An enchanting new experience will brighten nights at Maymont this fall as the Japanese Garden becomes a mesmerizing, illuminated landscape for “Garden Glow.” Get to know some of the events’ entertainers in this mini blog series!
The following post is by Randi Heise, President of the Richmond Bonsai Society.
Tell us about Richmond Bonsai Society.
The Richmond Bonsai Society (RBS) was founded in 1970. We are engaged in learning, preserving, promoting, creating and maintaining the art form that is bonsai. Our membership is comprised of people representing the full range of expertise, from recent beginner to trained professional bonsai artist. We meet monthly, enjoying demonstrations and workshops with bonsai experts and members helping members.
Describe bonsai – what exactly is it?
Bonsai (pronounced bone-sigh) is an ancient oriental horticultural art form. The word “bonsai” literally means, in both Chinese and Japanese language, “tree-in-a-pot”. Shape-harmony-proportion-scale are all weighed carefully as art, and the human hand combines this in a common cause with nature. The purpose of growing a bonsai tree is to create, in miniature, what appears to be a mature, full-size tree.
When and where did bonsai originate?
Chinese legend proclaims that 2,300 years ago, during the Han Dynasty, the emperor had an entire courtyard made into a miniature landscape of his empire. The Chinese developed the creation of miniature potted landscapes. Buddhist monks brought the art of bonsai to Japan about 700 years ago and the Japanese added refinements and rules to the practice, focusing on individual trees. Following World War II, soldiers returning to America and elsewhere brought home bonsai trees and spread the art form worldwide.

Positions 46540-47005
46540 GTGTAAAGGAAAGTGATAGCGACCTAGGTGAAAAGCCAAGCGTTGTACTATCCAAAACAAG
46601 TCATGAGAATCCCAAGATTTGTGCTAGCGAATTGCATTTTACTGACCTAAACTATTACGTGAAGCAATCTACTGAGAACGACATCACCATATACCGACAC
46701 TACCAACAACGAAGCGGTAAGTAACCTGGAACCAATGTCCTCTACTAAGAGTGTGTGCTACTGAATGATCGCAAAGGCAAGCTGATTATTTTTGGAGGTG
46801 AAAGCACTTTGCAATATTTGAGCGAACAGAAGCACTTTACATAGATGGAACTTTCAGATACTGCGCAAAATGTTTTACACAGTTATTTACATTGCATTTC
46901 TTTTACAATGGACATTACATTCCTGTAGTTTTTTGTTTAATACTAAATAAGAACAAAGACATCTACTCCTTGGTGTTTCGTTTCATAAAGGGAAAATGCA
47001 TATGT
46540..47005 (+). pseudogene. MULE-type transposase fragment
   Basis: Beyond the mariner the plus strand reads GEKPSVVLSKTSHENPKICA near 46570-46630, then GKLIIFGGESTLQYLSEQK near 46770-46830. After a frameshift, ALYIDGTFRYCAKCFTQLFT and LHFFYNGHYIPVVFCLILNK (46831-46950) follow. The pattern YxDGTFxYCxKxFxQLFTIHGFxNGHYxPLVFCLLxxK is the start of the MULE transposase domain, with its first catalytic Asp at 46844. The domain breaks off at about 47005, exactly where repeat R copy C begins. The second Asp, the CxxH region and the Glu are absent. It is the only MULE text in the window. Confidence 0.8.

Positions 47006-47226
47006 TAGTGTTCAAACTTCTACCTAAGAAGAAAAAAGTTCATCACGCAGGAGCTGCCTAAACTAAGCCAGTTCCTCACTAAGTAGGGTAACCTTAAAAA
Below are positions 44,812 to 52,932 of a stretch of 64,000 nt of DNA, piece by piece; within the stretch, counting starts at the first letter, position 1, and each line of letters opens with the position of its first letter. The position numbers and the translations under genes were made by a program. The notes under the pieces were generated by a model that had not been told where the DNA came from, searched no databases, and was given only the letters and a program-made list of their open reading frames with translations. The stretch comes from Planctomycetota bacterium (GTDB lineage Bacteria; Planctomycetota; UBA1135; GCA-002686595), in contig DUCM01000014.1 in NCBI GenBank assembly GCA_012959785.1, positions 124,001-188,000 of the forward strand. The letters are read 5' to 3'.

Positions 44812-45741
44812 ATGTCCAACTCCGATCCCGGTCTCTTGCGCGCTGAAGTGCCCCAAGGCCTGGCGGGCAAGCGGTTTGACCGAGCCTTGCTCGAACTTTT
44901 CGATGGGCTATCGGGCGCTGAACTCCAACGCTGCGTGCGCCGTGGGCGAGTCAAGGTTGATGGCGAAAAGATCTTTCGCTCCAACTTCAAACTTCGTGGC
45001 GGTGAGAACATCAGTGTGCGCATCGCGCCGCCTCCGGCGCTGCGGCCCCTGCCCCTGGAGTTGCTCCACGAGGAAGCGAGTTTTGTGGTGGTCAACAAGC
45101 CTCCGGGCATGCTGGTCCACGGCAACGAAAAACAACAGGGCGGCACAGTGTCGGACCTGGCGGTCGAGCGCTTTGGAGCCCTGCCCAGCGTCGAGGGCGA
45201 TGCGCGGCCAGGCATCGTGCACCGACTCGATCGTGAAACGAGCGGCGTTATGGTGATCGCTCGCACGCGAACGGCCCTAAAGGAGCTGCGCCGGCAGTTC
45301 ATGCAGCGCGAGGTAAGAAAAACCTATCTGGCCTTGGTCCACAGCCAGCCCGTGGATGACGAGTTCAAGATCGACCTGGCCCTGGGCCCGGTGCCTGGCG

What is the cultural significance of Bonsai?
Over 2,300 years ago, the Chinese Five Agents Theory promoted the idea of the strength of miniature replicas for their earth, fire, metal, water, and wood theories. One aspect included the creation of miniature landscapes and, eventually, individual trees. The practice of bonsai was initially confined to the society’s elite, but began to spread as an element of Zen Buddhism. Today this art form is practiced worldwide. Bonsai that create the appearance of old age are prized and may live for hundreds of years. The living bonsai will change from season to season and year to year, requiring pruning and training throughout its lifetime.
What’s the biggest takeaway you’d like for people to know about Bonsai?
Bonsai is a great art form for those who enjoy plants. Bonsai trees are not a special type of tree, but are typically developed from those commonly found in nurseries. A tree planted in a small pot is not a bonsai until it has been pruned, shaped and trained into the desired appearance. Trees are kept small by careful control of the plant’s growing conditions. Only branches important to the overall design are allowed to remain, and unwanted growth is pruned away. Roots are confined to a pot and are periodically clipped. Bonsai may have a stylized or exaggerated form, but should reflect forms found in nature.
How have you and/or your organization been involved at Maymont before this event?
A RBS member helped create the Zen Garden area just inside the entrance of the Japanese Garden. The Society has, on a few occasions, displayed bonsai trees in both the Maymont Nature Center and in the Japanese Garden, most recently in 2011 during the 100th year anniversary of the Garden. Had a booth and sold starter bonsai trees at the 2018 Maymont Herbs Galore Event. RBS also had a display for many years at the Maymont Flower & Garden Show.
Get your tickets to Garden Glow to see the Japanese Garden in lights and enjoy Japanese cultural activities and entertainment. The event runs nightly from 6-10pm, October 27 – November 11 (closed on Halloween night, October 31).